Extractivism of the poor: Natural resource commodification and its discontents

José Carlos Orihuela, Carlos Pérez Cavero, Cesar Contreras

Producción científica: Contribución a una revistaArtículorevisión exhaustiva

10 Citas (Scopus)

Resumen

In a recent series of articles, ecological distribution conflicts scholars present descriptive statistical analyses backing Joan Martinez-Alier (2002)’s thesis on the environmentalism of the poor.In their collaborative Environmental Justice Atlas (EJAtlas), their Peru sample reports a success rate of 24% in stopping projects. We contend that successful resistance represents only 25% of the total universe of Peru mining conflicts. Our claim is built on the study of 517 conflicts in Peru between 2005 and 2019, as registered by the Ombudsperson's Office. The evidence suggests, moreover, that contentious collective action commonly subordinates environmental justice causes to conventional economic concerns and resolutions, resulting in mining conflicts unfolding into compensation schemes and better deal settlements. Our straightforward interpretation is that while negative impacts are complex phenomena not homogeneously experienced among and within local communities, across space and over time, natural resource commodification brings with it the promise of local development opportunities. We draw a complementary extractivism of the poor hypothesis: there are diverse forms of (bitter) accommodation with or (structured) involvement in natural resource commodification of the poor and the indigenous.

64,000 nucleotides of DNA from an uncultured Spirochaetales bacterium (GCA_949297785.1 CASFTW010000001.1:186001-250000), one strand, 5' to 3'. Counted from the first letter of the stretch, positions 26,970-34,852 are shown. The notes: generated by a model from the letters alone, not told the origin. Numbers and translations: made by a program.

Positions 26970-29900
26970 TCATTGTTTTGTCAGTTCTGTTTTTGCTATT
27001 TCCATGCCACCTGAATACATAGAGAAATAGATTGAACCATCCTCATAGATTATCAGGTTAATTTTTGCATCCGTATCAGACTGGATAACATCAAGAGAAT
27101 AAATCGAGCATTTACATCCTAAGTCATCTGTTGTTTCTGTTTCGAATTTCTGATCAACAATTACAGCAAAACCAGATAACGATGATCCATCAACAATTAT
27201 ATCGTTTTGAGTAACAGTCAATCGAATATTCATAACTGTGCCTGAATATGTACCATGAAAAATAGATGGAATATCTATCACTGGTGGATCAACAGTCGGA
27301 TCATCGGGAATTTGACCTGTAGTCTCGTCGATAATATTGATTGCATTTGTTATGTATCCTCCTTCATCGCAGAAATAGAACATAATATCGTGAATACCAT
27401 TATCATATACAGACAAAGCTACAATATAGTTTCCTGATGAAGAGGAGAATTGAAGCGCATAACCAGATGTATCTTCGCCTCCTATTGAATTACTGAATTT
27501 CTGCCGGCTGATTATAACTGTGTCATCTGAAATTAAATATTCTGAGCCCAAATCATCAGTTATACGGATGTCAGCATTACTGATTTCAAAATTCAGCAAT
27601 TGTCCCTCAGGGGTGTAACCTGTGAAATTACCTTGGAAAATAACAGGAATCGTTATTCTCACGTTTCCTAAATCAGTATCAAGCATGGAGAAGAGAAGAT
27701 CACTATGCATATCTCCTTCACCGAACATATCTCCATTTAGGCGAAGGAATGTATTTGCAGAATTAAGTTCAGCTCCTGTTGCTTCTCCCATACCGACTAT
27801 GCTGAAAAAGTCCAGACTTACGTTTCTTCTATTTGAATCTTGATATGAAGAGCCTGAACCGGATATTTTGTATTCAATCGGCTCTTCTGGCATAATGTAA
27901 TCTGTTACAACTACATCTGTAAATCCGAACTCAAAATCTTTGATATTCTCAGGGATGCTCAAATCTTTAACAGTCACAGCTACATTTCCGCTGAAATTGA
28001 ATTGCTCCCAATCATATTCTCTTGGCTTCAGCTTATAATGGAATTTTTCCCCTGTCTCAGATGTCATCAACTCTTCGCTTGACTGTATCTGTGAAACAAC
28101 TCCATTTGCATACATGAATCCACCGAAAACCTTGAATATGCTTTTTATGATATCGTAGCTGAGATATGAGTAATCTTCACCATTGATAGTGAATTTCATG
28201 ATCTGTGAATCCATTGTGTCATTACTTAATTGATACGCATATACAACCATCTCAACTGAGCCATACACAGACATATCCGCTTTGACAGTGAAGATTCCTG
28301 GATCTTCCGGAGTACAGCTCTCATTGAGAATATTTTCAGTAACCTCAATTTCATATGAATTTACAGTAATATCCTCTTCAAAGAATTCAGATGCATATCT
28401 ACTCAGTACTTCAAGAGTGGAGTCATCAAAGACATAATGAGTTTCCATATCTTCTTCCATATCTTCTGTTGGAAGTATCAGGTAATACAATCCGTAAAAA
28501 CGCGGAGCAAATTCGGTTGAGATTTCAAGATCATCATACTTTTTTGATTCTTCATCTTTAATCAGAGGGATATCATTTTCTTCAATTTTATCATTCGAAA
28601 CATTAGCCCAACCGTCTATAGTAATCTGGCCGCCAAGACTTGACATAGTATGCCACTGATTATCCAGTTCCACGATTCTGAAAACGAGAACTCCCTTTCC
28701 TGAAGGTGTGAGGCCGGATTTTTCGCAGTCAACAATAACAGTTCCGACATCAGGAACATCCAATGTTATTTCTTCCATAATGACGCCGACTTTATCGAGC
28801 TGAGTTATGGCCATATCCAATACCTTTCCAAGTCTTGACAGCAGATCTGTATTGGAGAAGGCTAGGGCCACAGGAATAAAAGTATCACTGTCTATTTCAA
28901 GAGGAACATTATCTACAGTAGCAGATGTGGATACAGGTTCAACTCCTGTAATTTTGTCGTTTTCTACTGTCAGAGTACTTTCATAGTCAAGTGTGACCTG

Idioma originalInglés
Número de artículo100986
PublicaciónExtractive Industries and Society
Volumen9
DOI
EstadoPublicada - mar. 2022
Publicado de forma externa

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